|Topic Review (Newest First)|
|02-06-2009 02:52 AM|
I f this happens on one side only (starboard or port) the possible reasons are:
1. Your rig is not properly tuned.
2. Due to problems on your bottom paint one side of the boat is weed covered. This can happen if the baot is not properly painted or she sitting on the same slip in the same direction. Sun light plays an important role for growth. One side might be covered the other side might be clean.
|02-06-2009 02:45 AM|
|Salsipuedes||also, you dont want to push the rudder all the way over, because then it is acting like a brake. it is a flat blade dragging perpendicular to your boat which slows you down and will not help you turn. a 45 degree angle is the best for making a sharp turn.|
|02-02-2009 11:41 AM|
|morgan5152||Thanks NCC, I think that mostly explains it. I had eased the jib sheet some but probably not enough. When the situation creates itself again I will experiment more to see how the boat behaves.|
|02-02-2009 10:43 AM|
Most likely, if you slack off the jib/genoa sheet, you will be able to make your turn without problem. Think of the side forces on the boat. All other things being equal, the boat has a pivot point more or less where the keel or mast is. Side wind forces pushing on the mainsail, and wave and wind forces on the aft of the hull will tend to push/pivot the bow into the wind. Side wind forces pushing on the jib/genoa, and water (hull speed and wave) and wind forces on the forward part of the hull will tend to push the bow downwind. So at being close hauled, those forces on the forward part of the boat that were trying to push the bow downwind were counterbalanced by the effect of your rudder, but when you tried to go more up wind, the rudder became overpowered and couldn't force the bow into the wind because the turn upwind would increase for a while the side forces on the bow. Under certain circumstances, the same thing can happen to prevent you from going downwind. It's all about forces on the boat being balanced or unbalanced.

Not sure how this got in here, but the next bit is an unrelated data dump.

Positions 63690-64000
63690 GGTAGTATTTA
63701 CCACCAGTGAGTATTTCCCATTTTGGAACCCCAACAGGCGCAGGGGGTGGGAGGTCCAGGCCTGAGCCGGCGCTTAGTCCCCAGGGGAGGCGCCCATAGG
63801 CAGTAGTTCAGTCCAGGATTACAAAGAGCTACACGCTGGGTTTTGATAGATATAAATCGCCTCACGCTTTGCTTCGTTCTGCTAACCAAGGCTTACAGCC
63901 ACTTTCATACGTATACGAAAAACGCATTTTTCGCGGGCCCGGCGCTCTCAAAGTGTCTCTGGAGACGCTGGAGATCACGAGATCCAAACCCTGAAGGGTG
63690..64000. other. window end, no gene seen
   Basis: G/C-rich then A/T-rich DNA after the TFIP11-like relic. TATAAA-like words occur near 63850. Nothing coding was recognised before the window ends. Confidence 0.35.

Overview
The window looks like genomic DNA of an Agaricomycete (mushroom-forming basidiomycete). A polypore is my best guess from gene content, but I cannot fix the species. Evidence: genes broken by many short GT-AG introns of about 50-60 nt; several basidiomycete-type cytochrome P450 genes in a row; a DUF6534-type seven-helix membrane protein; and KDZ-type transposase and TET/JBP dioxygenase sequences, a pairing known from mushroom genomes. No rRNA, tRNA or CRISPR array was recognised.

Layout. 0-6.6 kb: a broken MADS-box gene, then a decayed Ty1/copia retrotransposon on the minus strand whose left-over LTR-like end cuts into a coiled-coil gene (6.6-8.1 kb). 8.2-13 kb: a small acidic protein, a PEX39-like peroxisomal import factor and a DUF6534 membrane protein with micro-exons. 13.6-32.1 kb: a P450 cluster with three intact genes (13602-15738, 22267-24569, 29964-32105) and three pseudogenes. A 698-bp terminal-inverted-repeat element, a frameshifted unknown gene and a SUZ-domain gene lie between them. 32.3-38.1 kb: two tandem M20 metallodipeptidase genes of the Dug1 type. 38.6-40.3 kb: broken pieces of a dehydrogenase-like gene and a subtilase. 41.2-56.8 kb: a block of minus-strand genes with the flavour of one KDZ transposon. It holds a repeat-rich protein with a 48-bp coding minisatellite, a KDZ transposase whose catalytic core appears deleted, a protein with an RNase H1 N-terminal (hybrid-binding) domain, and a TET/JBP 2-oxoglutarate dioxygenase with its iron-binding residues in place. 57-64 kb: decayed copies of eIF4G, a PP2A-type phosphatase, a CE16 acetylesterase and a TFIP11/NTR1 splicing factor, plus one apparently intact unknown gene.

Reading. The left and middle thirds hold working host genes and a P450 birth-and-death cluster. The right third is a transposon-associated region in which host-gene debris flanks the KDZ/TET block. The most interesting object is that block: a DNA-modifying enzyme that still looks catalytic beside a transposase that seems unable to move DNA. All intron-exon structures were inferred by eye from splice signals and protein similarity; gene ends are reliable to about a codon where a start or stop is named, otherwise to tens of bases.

You could also play with a different size jib or mast rake to effect this effect, but just easing the jib sheet is the easy quick way.
|02-02-2009 09:30 AM|
Wouldn't go to starboard
I'm still a noobie, keep that in mind. The wife and I are out in our Islander 28, we are sailing closehauled, winds 15-20 from the southwest our starboard, wave train is 4-5ft, just past ebb tide. We go to turn starboard to go back the same way we came and the boat fights me wants to continue to port even with the rudder hard over (wheel steering). We have not experienced that before and I am wondering what factors were at work to cause that?